Encyclopedia of Cancer

Living Edition
| Editors: Manfred Schwab

Transplacental Carcinogenesis

  • Mark Steven Miller
Living reference work entry
DOI: https://doi.org/10.1007/978-3-642-27841-9_7079-2



Transplacental carcinogenesis is a subfield of cancer research that looks at the effects of exposure of the fetus to chemical and physical agents that may cause cancer. The best known example of a chemical administered during pregnancy that resulted in tumors in the children of the treated mothers is diethylstilbestrol (DES). Young women of mothers who were treated during pregnancy with DES exhibited an increased incidence of vaginal cancer (Miyagawa et al. 2011). The best known example of a physical agent that resulted in cancer in the offspring of exposed mothers is radiation. Studies from the survivors of the atomic bomb blasts in Japan showed that exposure of the fetus to radiation caused increased incidences of cancer at several organ sites (Pierce and Preston 2000).


Types of Transplacental Carcinogens

Studies conducted in the field of transplacental carcinogenesis...


Physical Agent Atomic Bomb Pregnant Mother Environmental Toxin Nonpolar Compound 
These keywords were added by machine and not by the authors. This process is experimental and the keywords may be updated as the learning algorithm improves.
This is a preview of subscription content, log in to check access.


  1. Alexander FE, Patheal SL, Biondi A, Brandalise S, Cabrera ME, Chan LC, Chen Z, Cimino G, Cordoba JC, Gu LJ, Hussein H, Ishii E, Kamel AM, Labra S, Magalhaes IQ, Mizutani S, Petridou E, de Oliveira MP, Yuen P, Wiemels JL, Greaves MF (2001) Transplacental chemical exposure and risk of infant leukemia with MLL gene fusion. Cancer Res 61:2542–2546PubMedGoogle Scholar
  2. Anderson LM, Diwan BA, Fear NT, Roman E (2000) Critical windows of exposure for children’s health: cancer in human epidemiological studies and neoplasms in experimental animal models. Environ Health Perspect 108(Suppl 3):573–594CrossRefPubMedPubMedCentralGoogle Scholar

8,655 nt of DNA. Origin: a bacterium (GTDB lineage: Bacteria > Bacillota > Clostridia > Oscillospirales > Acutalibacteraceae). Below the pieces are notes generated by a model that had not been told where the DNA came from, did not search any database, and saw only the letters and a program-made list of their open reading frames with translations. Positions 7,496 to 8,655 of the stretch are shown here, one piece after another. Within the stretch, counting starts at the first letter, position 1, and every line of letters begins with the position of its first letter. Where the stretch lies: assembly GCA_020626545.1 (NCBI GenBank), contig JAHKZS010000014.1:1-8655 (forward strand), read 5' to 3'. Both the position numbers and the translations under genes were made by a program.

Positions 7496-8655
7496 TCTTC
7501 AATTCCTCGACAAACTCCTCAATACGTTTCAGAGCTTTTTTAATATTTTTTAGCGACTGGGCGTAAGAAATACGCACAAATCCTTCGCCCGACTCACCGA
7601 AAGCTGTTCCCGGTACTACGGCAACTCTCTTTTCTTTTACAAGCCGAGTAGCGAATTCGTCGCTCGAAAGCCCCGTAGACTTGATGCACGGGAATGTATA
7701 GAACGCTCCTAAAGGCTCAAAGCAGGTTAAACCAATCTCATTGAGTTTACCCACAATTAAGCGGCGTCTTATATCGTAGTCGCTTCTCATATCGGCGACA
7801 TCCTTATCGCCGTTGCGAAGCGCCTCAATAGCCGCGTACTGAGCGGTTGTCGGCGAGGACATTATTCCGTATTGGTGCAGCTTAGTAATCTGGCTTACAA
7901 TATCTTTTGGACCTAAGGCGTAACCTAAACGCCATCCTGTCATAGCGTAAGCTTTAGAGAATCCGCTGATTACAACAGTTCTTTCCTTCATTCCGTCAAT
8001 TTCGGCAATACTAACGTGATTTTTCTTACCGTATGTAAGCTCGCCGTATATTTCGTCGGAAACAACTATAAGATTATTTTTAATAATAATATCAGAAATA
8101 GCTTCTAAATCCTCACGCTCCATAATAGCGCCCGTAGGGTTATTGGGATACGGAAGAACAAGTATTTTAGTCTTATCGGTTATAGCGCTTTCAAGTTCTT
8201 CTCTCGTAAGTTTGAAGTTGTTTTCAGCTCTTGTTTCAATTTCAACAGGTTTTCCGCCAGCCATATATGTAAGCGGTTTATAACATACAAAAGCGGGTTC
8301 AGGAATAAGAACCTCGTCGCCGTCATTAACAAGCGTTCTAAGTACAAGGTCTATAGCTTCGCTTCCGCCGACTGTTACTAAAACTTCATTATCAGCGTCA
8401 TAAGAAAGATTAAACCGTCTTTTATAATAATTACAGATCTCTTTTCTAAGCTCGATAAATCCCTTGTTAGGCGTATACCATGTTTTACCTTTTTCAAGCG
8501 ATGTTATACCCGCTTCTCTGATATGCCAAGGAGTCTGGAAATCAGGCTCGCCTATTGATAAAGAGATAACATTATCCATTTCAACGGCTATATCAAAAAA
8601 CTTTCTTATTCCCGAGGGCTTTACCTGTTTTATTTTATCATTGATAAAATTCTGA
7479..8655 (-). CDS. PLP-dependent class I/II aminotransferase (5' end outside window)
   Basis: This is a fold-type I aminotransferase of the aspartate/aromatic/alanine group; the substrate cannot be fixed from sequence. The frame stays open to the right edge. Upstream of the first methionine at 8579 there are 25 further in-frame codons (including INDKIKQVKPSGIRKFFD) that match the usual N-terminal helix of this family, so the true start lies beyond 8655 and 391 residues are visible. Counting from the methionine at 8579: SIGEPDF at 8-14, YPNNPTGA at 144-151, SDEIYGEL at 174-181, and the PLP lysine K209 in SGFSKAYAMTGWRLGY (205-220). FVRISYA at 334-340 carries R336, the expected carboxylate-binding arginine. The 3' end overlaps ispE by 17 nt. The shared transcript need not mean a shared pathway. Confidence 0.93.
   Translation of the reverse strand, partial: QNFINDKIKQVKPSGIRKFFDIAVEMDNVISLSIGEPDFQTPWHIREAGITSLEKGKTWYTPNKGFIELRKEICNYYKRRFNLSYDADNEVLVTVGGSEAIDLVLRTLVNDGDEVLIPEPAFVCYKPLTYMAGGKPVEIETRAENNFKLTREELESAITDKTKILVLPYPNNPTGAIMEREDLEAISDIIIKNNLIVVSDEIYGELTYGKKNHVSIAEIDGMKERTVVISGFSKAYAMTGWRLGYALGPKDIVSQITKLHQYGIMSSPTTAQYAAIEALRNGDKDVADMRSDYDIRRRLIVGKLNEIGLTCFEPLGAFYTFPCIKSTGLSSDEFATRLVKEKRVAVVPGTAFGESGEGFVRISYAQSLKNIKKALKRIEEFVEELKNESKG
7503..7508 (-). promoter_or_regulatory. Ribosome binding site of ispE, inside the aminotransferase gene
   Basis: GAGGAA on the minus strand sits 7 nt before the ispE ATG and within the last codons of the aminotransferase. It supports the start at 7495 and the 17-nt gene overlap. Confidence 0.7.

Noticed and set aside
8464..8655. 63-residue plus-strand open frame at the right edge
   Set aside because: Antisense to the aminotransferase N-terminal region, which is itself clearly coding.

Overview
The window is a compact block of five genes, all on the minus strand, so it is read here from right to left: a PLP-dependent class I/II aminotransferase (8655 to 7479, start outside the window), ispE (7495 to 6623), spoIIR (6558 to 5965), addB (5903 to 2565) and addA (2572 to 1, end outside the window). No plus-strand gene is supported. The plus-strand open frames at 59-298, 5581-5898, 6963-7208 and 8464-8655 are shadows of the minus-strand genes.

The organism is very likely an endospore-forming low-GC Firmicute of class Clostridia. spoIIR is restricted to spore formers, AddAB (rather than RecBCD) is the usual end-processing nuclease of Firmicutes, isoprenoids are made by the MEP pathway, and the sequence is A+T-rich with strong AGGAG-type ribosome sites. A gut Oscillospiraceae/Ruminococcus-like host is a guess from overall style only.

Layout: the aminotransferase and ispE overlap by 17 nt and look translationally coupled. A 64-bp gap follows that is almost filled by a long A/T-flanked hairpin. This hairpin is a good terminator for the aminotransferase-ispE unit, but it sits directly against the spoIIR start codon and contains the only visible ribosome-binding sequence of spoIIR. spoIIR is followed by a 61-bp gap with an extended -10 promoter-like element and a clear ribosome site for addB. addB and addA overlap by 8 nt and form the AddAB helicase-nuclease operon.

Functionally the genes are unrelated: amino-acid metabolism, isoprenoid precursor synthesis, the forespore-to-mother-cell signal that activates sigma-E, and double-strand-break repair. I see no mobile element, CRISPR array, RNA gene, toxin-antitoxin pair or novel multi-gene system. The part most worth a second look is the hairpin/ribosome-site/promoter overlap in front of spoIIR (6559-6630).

3. Miller MS (2004) Transplacental lung carcinogenesis: molecular mechanisms and pathogenesis. Toxicol Appl Pharmacol 198:95–110CrossRefPubMedGoogle Scholar
  4. Miyagawa S, Sato M, Iguchi T (2011) Molecular mechanisms of induction of persistent changes by estrogenic chemicals on female reproductive tracts and external genitalia. J Steroid Biochem Mol Biol 127:51–57CrossRefPubMedGoogle Scholar
  5. Pierce DA, Preston DL (2000) Radiation-related cancer risks at low doses among atomic bomb survivors. Radiat Res 154:178–186CrossRefPubMedGoogle Scholar
  6. Rice JM (1979) Perinatal period and pregnancy: intervals of high risk for chemical carcinogens. Environ Health Perspect 29:23–27CrossRefPubMedPubMedCentralGoogle Scholar
  7. Shorey LE, Castro DJ, Baird WM, Siddens LK, Lohr CV, Matzke MM, Waters KM, Corley RA, Williams DE (2011) Transplacental carcinogenesis with dibenzo[def,p]chrysene (DBC): timing of maternal exposures determines target tissue response in offspring. Cancer LettGoogle Scholar

Copyright information

© Springer-Verlag Berlin Heidelberg 2014

Authors and Affiliations

  1. 1.Department of Cancer Biology, Comprehensive Cancer CenterWake Forest School of MedicineWinston-SalemUSA